On June 4th, 1989 protestors calling for democracy were massacred in the streets of Beijing. Poetry and literary freedom were also on trial that day. Bei Dao, author of revolutionary poetry and publisher of the literary journal Jintian [Today] has spent the last 16 years in exile, accused of "helping to incite the student revolt in Tiananmen" (Quote- China Poetry International.org)
Excerpts of several poems that were chanted by the students or used in banners follow. They are short powerful statements in and of themselves. If anyone has an online link to the full text of these poems, I'd love to have it.
Debasement is the password of cowards,
Nobility is the epitaph of the nobleman . . .
Let me tell you, the world,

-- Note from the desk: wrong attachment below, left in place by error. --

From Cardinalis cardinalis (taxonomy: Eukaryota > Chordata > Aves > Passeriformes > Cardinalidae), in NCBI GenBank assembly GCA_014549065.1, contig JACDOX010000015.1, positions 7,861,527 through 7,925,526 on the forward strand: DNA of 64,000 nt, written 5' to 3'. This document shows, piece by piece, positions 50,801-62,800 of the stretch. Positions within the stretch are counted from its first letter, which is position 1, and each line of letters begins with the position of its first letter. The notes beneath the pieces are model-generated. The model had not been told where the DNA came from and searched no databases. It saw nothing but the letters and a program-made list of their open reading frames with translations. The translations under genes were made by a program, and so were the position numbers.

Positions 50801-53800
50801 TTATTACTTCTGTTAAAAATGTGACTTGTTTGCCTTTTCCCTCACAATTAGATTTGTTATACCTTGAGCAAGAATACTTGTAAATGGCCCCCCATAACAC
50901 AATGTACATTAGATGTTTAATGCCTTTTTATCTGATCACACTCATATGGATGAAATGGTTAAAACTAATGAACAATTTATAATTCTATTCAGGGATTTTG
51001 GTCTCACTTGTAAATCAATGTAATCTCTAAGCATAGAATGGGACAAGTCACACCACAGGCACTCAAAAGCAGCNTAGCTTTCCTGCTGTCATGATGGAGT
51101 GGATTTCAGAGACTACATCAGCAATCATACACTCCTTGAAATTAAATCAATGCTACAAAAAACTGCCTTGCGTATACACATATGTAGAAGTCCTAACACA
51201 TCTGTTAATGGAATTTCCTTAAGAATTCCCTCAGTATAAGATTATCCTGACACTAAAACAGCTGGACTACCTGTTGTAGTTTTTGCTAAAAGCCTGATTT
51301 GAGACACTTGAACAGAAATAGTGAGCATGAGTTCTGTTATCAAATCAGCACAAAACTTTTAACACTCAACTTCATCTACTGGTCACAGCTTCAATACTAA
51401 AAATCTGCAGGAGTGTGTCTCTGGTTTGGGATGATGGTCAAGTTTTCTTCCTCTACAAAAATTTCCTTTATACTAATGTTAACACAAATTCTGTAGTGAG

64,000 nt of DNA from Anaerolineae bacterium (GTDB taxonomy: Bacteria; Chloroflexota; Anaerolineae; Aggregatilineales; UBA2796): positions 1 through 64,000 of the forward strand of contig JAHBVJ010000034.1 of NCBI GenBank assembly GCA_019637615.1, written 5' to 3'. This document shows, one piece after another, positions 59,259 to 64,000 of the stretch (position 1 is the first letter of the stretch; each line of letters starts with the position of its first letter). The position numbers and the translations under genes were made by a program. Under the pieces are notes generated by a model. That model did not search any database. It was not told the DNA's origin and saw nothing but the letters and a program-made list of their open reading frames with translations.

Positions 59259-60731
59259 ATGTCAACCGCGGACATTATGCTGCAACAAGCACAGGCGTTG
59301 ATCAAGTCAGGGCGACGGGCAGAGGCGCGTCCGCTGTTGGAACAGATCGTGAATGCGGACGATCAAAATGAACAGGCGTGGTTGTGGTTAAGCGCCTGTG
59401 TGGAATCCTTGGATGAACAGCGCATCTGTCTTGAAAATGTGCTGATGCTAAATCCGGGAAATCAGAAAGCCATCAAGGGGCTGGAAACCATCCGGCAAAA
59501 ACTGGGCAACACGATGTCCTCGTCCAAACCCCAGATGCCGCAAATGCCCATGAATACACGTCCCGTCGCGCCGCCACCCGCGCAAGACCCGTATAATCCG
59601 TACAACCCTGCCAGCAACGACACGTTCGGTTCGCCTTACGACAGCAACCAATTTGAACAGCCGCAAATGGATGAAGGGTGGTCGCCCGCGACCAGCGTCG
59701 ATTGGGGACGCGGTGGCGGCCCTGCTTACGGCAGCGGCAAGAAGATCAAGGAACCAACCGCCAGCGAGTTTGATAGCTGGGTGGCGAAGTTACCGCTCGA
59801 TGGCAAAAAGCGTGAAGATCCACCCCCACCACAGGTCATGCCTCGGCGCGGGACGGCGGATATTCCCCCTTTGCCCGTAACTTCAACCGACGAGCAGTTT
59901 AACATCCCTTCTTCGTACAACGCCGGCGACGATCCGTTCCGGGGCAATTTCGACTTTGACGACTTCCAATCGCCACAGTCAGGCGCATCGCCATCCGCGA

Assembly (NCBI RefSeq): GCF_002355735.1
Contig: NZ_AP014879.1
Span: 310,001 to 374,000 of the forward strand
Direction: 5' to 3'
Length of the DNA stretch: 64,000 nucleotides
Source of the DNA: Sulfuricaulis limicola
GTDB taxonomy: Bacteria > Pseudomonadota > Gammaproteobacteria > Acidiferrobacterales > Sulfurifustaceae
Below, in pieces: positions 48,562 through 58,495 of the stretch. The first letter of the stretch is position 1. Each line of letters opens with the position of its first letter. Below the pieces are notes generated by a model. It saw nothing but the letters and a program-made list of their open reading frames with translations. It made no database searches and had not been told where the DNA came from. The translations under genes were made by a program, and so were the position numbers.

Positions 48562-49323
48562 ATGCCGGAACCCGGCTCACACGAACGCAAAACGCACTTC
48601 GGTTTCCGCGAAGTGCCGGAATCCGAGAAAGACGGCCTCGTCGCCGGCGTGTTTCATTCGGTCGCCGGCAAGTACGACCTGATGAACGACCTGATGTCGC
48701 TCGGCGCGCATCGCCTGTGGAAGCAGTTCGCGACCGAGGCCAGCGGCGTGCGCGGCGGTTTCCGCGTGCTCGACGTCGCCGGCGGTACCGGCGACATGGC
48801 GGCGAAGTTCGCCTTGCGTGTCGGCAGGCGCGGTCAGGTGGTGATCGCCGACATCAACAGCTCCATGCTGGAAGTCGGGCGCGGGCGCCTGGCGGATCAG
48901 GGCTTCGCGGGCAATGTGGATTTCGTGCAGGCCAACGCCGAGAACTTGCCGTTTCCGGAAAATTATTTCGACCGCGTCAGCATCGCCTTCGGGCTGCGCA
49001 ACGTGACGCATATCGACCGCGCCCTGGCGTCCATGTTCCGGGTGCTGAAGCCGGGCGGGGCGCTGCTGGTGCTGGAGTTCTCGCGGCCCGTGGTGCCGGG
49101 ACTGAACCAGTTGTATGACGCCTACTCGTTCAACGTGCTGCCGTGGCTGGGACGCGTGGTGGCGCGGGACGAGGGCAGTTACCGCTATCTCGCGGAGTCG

I / do / not / believe!
If a thousand challengers lie under your feet,
Count me as the thousand and first challenger.
In a time without heroes
I just wanted to be a human being
. . . I will not kneel on the ground
Allowing the executioners to look tall
The better to obscure the wind of freedom.
(From the Stanford Online Report 12/01/99)
For more information on Bei Dao and the politics of poetry see
From the Founding of Today to Today: A Reminiscence